Not so fast on the proposed college football rule change to allow a 10-second defensive substitution rule to slow down the game in the name of safety.
Air Force coach Troy Calhoun, chairman of the NCAA Football Rules Committee, acknowledged this week that more data are needed before the Playing Rules Oversight Commission approves the committee's recommendation.
"I think the only way it can or it should become a rule is if indeed it is a safety concern," Calhoun said, according to Yahoo Sports. "And that can't be something that is a speculation or a possibility. I think there's got to be something empirical there, where you realize, yes, this truly is a health matter in the terms of not being able to get a defensive player off the field."
Calhoun backed away from his comments last week when he said the change was needed to protect players. If the rule passes, offenses would be prevented from snapping the ball within 10 seconds after the 40-second play clock resets, giving defenses more time to make substitutions.
"As the average number of plays per game has increased, this issue has been discussed with greater frequency by the committee in recent years and we felt like it was time to act in the interests of protecting our student-athletes," Calhoun had said on Feb. 12.
Many coaches subsequently reacted with disdain, particularly those whose teams run up-tempo offenses, saying there was no valid evidence to support the claim that such a move would protect the players from potential health risks.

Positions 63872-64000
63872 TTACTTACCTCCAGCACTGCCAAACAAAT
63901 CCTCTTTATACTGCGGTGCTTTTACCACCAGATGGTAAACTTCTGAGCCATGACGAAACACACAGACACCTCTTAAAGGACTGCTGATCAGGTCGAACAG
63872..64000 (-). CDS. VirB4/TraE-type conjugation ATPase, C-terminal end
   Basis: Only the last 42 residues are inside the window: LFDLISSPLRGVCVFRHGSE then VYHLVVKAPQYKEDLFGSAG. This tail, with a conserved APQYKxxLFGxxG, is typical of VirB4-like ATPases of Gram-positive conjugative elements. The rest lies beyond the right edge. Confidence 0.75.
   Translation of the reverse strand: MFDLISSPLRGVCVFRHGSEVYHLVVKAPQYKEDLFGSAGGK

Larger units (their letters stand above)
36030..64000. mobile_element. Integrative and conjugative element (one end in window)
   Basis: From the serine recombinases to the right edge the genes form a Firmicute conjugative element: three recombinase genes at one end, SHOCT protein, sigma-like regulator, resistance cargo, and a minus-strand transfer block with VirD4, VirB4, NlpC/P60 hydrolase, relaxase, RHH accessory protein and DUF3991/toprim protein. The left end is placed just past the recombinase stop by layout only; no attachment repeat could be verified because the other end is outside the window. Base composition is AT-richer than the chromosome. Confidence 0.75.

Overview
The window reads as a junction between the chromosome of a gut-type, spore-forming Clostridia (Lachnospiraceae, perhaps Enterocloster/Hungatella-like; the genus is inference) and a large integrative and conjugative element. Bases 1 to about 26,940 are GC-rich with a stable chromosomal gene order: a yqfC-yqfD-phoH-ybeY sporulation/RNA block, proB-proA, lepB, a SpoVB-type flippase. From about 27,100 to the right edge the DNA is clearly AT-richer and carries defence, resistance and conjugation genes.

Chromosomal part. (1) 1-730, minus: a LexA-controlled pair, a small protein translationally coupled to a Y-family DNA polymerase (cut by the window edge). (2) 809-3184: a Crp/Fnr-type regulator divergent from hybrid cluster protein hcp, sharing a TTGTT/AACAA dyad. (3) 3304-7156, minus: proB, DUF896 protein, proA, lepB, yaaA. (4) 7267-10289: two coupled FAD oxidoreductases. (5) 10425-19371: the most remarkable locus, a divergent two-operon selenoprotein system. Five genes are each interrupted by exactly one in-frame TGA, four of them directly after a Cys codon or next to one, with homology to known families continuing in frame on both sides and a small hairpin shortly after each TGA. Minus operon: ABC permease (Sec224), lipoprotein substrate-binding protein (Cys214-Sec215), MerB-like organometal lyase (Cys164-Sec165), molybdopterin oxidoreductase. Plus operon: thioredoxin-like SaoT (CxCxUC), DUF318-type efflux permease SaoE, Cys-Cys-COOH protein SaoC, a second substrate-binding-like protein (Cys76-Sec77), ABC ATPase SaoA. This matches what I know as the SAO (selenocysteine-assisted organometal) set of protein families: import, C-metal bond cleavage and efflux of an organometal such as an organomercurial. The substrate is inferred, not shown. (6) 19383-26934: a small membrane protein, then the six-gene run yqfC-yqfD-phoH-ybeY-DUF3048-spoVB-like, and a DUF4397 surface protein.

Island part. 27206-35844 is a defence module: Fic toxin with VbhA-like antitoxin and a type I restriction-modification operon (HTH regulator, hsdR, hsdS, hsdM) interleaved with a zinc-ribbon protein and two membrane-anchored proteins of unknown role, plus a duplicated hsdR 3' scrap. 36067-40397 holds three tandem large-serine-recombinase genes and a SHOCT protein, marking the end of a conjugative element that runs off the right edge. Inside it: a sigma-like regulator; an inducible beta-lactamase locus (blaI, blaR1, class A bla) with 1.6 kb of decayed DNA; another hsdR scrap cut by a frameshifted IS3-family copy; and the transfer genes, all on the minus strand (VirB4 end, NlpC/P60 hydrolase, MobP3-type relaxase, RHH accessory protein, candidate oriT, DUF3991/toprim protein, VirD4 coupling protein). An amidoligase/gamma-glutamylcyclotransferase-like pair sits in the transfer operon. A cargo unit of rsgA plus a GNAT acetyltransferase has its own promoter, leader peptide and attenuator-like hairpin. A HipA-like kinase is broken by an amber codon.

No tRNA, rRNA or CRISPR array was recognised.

"There's absolutely zero documented evidence that is hazardous on the pace of play, only opinions," Auburn coach Gus Malzahn said Tuesday.
"It's just a complete rule change. It would change the dynamics of traditional football in a lot more ways than anyone would think, not just if you get behind by a couple touchdowns and it's late in the game and you couldn't properly come back, but the way you'd coach your quarterbacks. It would just change the dynamics of football."
Alabama coach Nick Saban and Arkansas coach Bret Bielema were supportive of the measure in the name of safety and, according to reports, spoke before the committee last week.
The comment period on the proposed rule ends March 3. The committee then will vote for or against the change on March 6.
"I think what you learn, especially after going through this, is I think you need to have more and more coaches involved in terms of possibilities," Calhoun said. "Probably the other thing too is just, if it really is a safety matter, to have more medical people present too."